Power Surge Causes Damage To School

SHERMAN — For most people, a power outage is a minor inconvenience. For Sherman Central School District, it was a headache that cost tens of thousands of dollars.

On Dec. 17, 2018, while school was in session, the power suddenly went out at the school and remained out for two and a half hours. Later in the day, the power went out again, for about a half hour.

“When it went out, we heard three loud pops in the building,” said Sherman Superintendent Michael Ginestre. “You could smell that hot, electrical smell.”

While the power was out, Ginestre and Sherman Principal Bryna Booth decided to continue classes as usual.

“There was plenty of heat in the building while the students were here,” Ginestre said.

Once the power came back on, Sherman Director of Facilities Jared Oehlbeck said he and his maintenance crew began examining the situation and found that extensive damage had been caused throughout the school building because of a massive power surge.

“I was surprised. At first we didn’t know what had happened,” Ginestre said. “Jared and his team went through and saw that every power strip in the building had blown.”

All of the boilers had ceased to function, Ginestre said. Ginestre, Booth and Oehlbeck stayed at the school past 10 pm to determine what course of action to take.

Because Oehlbeck was able to get one of the boilers working, it was decided that school would be open on the Dec. 18.

“We didn’t miss one minute of school,” Ginestre said. “Jared said ‘Let’s give it a shot.’ And by morning, there was heat in the building.”

During the next two days, Oehlbeck and Sherman groundskeeper, Ray Spacht, and building maintenance mechanic, Joe Matkovich, went through every room in the school, cataloging the damage. “This was definitely a challenge. The first thing was the heat.” Oehlbeck said. “Then we went room to room to assess the damage.”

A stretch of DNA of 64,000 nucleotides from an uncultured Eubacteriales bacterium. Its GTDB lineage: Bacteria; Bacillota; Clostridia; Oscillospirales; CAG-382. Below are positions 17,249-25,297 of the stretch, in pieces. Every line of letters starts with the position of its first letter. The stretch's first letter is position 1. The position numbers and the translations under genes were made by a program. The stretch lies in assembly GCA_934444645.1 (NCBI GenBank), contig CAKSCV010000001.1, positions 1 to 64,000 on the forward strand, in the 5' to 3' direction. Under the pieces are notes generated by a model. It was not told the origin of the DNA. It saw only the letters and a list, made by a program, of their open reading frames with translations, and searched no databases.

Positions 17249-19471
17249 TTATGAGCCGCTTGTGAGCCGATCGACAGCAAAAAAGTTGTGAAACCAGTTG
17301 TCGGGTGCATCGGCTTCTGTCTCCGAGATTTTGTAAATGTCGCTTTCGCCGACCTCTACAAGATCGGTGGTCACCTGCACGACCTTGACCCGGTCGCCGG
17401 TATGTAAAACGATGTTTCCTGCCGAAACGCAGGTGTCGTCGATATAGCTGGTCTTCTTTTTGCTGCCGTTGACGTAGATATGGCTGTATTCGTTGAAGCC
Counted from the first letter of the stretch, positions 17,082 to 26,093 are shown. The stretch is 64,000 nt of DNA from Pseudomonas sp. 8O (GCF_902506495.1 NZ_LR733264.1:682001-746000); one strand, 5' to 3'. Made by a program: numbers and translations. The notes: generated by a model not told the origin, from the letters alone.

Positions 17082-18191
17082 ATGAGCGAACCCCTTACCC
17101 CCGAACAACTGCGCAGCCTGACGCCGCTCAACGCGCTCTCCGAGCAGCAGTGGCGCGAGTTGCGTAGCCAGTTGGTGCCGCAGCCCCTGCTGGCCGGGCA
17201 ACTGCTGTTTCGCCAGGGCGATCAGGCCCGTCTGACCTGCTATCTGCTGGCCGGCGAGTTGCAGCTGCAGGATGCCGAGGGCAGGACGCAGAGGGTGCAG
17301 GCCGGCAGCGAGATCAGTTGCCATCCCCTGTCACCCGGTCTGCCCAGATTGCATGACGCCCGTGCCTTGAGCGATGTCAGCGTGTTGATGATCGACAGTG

The work needed to repair the damage was costly. When all was said and done, the price tag for repairs to the main building totaled just under $80,000. Furthermore, the second power outage caused significant damage to the bus garage, costing nearly $17,000 to repair, Oehlbeck said.

Three of the boilers needed new control panels which cost nearly $18,000 to replace, including labor “Those boards were charred pretty badly,” Ginestre said. Additionally, the fire alarm system required nearly $20,000 worth of repairs.

“The fire alarm was functional at all times,” Oehlbeck said. “We had them (Johnson Controls) come in and test the system. It was working but they said there were parts that could go at any time.”

Another big expense was incurred by the need to have SmartEdge, the district’s building controls contractor, spend nearly two weeks in the building “picking apart the system,” Oehlbeck said. Parts and labor from this totaled more than $28,000.

All in all, there were more than 20 areas of repair, including 50 new surge protectors, elevator parts and labor, 50 electronic light ballasts, 36 electric actuators, circuit boards for the door access, and one microwave.

Despite the extensive amount of damage, the cause of the power outage and surge has still not been determined, Oehlbeck said. The school has submitted a claim with National Grid, but have not received a definitive response.

The district may have an unexpected ally in the resolution of the claim.

However. Ginestre said that he received a call from Sen. Schumer’s office. ”

They wanted updates on the claim with National Grid to make sure we are reimbursed for the damage,” he said.

While it is impossible to plan for every sort of emergency, Sherman does all it can to be prepared, Ginestre said. The school has an emergency response plan in place and conducts regular drills.

“The most important aspect of preparation is to make sure you don’t panic in these situations,” Ginestre said. “You go with the plan and keep everybody safe.”

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